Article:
As i was researching the dietary habits of the ancient Benedictine monks, i came across an interesting tradition that accompanied the most pious among them.  The monks would always leave food on their plates in consideration of the poor; the leftover food would then be distributed to the hungry living in or around the monastery.  Today, we consider it wasteful to leave food on our plates, and rightly so, but do we consider the poor as these ancient monastics did?  Do we sacrifice a little, so that those with so little can have more?

You may be asking yourself, well what can i do?  How can i consider the poor by simply changing my diet? by taking better care of my body? What practical changes can i implement today that could have profound and lasting impacts on not only myself but the poor of the earth? Well, i'm going to offer us a few practical suggestions that we can work on together:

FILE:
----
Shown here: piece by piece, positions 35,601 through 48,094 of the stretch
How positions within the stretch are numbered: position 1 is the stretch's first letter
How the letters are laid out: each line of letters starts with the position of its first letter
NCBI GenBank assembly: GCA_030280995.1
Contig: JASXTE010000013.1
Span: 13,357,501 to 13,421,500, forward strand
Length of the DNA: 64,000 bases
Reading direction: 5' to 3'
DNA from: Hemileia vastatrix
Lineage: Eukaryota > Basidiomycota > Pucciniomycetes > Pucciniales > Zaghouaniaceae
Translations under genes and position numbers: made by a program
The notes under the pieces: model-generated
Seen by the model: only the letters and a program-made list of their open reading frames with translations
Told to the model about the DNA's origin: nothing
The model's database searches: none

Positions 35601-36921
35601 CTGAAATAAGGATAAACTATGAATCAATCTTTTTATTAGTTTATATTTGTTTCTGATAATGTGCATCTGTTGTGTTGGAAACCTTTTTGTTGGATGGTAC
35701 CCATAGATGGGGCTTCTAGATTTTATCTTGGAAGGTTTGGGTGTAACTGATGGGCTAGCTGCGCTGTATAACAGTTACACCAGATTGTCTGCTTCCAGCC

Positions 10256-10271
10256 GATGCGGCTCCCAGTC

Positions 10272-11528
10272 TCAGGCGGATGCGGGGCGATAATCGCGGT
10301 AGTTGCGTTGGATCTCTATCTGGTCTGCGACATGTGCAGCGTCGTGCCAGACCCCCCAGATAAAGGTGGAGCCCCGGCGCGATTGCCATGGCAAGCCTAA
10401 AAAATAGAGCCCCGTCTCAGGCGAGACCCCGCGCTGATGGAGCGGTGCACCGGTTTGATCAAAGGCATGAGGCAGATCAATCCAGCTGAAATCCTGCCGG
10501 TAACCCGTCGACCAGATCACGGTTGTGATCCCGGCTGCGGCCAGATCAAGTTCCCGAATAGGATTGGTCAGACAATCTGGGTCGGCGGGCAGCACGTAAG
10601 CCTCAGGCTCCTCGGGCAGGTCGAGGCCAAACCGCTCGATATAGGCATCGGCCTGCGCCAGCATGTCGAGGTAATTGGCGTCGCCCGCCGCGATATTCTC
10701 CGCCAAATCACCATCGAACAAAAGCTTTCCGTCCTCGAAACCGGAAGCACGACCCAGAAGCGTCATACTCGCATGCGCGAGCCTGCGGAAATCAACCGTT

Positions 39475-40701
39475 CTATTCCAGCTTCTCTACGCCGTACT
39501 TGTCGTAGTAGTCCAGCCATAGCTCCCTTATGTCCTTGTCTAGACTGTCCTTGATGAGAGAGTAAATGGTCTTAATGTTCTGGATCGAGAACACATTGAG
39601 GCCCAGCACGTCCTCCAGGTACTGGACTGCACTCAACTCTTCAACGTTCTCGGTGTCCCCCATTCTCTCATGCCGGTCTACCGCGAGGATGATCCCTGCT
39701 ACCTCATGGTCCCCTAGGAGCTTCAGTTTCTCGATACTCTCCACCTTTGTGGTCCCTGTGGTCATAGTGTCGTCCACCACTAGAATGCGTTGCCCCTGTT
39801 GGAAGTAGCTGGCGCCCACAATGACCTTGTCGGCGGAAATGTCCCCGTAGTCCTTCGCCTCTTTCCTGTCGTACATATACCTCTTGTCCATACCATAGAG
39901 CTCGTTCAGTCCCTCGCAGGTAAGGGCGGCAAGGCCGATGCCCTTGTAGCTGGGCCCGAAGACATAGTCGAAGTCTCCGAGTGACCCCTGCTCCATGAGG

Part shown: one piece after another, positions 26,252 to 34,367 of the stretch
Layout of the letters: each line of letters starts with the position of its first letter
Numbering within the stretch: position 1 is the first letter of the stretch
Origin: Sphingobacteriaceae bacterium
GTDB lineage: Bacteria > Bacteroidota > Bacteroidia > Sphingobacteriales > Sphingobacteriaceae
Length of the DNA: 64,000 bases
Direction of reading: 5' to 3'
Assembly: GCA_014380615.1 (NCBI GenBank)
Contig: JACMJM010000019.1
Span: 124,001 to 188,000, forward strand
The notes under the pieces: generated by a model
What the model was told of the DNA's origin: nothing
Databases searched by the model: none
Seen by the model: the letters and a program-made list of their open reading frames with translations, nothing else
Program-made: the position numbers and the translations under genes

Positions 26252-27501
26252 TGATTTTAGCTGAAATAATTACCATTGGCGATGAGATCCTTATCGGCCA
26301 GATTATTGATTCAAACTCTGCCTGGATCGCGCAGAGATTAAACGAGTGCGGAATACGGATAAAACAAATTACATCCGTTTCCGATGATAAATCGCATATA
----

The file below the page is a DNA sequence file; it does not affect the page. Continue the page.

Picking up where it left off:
1. By eliminating grain-fed beef from our diet i can save the planet 261,900 gallons of fresh drinking water and nearly 700 pounds of grain.

2. Grain-fed beef costs me anywhere between $300 and 500$ a year.  I could take the money (about $30/month) that i would normally use on beef (or a portion of it) and feed hungry children throughout the world via a monthly donation to a reputable charity.